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American Post-Judaism

Identity and Renewal in a Postethnic Society

Shaul Magid

Publication Year: 2013

How do American Jews identify as both Jewish and American? American Post-Judaism argues that Zionism and the Holocaust, two anchors of contempoary American Jewish identity, will no longer be centers of identity formation for future generations of American Jews. Shaul Magid articulates a new, post-ethnic American Jewishness. He discusses pragmatism and spirituality, monotheism and post-monotheism, Jesus, Jewish law, sainthood and self-realization, and the meaning of the Holocaust for those who have never known survivors. Magid presents Jewish Renewal as a movement that takes this radical cultural transition seriously in its strivings for a new era in Jewish thought and practice.

Published by: Indiana University Press

Series: Religion in North America


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pp. 1-3

Title Page

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p. 4-4

Copyright Page

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p. 5-5

Dedication Page

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pp. 6-9


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pp. ix-11

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pp. xi-xii

Shaul Magid’s new book is groundbreaking. Building on David Hollinger’s concept of a “postethnic” America, Magid turns the postethnic lens on American Judaism to reveal an emergent form of the received tradition that represents a new interpretive turn. In Magid’s reading, Judaism is becoming postethnic, and that is a very good...

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pp. xiii-xiv

This book was written over a period of about six years. There were many people along the way who helped, some of whom I will regrettably forget to mention. To begin, I want to thank Jo Ellen Kaiser, who first asked me to write an essay on Jewish Renewal for Tikkun magazine in 2006. After she received my overly long submission...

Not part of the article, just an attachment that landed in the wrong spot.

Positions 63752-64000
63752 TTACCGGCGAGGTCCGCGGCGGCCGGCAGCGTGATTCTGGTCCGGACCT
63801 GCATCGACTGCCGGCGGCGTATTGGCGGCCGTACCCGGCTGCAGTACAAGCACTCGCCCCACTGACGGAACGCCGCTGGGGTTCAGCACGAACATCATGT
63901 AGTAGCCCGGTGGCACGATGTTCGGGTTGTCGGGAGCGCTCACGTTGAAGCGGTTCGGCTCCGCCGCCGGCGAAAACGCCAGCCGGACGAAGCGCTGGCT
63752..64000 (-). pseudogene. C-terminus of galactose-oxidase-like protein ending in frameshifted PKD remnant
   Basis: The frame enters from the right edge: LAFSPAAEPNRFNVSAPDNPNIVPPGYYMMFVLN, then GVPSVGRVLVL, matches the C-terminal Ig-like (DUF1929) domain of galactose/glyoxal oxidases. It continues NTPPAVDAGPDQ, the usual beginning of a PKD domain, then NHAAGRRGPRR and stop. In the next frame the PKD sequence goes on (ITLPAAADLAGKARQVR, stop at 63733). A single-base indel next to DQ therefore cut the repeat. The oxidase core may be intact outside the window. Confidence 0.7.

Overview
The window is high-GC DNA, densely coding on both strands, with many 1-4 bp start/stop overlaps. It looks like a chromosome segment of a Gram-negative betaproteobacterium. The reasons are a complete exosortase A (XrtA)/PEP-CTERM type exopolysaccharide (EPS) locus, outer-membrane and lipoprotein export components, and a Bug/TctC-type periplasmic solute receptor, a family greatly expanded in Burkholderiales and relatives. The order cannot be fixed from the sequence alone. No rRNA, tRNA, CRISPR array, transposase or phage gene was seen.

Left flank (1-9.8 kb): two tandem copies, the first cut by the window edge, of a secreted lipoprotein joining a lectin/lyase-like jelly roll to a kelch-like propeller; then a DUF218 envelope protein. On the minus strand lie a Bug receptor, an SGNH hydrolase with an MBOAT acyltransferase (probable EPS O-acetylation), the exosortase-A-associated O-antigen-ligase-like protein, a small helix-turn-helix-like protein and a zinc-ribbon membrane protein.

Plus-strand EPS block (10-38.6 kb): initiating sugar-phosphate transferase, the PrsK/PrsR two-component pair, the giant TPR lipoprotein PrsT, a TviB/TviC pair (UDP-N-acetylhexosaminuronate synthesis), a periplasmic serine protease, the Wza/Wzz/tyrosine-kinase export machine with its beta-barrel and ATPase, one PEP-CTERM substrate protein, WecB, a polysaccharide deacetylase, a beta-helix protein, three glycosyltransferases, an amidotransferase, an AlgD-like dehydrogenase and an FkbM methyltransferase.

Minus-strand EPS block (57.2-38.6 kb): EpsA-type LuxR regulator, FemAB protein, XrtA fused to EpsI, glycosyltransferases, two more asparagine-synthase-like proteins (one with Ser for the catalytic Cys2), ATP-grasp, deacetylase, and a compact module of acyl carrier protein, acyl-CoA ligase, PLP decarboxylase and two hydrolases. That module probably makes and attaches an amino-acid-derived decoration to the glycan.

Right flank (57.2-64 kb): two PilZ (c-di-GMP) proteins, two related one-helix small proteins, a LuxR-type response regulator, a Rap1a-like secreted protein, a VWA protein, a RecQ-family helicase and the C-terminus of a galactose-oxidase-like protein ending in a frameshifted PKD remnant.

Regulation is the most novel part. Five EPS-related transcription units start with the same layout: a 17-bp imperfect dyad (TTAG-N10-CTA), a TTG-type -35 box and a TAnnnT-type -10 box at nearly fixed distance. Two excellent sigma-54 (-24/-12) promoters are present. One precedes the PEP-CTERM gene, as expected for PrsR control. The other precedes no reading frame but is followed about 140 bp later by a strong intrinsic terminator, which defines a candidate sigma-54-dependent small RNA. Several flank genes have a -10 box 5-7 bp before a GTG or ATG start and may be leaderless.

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pp. 1-15

American Jews or Jewish Americans? American Judaism or Judaism in America? What is at stake in the placement of the adjective, or in the hyphenated or non-hyphenated appellation? Is it simply a hierarchical question of identity: American or Jewish? Both, of course, but they are not identical nor are they prima facie equal. One...

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1. Be the Jew you Make: Jews, Jewishness, and Judaism in Postethnic America

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pp. 16-34

The trajectory of the twentieth century has taken America from a theory of the melting pot focused on the erasure of distinct immigrant identities to a resurgence of cultural specificity in Horace Kallen’s cultural pluralism, multiculturalism, and identity politics. Jews have been active participants in all of these cultural shifts, both...

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2. Ethnicity, America, and the Future of the Jews: Felix Adler, Mordecai Kaplan, and Zalman Schachter-Shalomi

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pp. 35-56

In the previous chapter I examined what I take to be the emerging postethnic nature of contemporary American society and explored how this development has posed distinct challenges to American Jews, Judaism, and Jewishness in this century. Of course, the question of Jewishness and ethnicity is not a contemporary issue but has been part...

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3. Pragmatism and Piety: The American Spiritual and Philosophical Roots of Jewish Renewal

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pp. 57-73

Arguably the only indigenous American Jewish metaphysics of the early twentieth century belongs to Mordecai Kaplan and the Reconstructionist Judaism he founded based largely on the philosophy of John Dewey and Emile Durkheim. Most other forms of American Judaism were transplanted from Europe and constitute...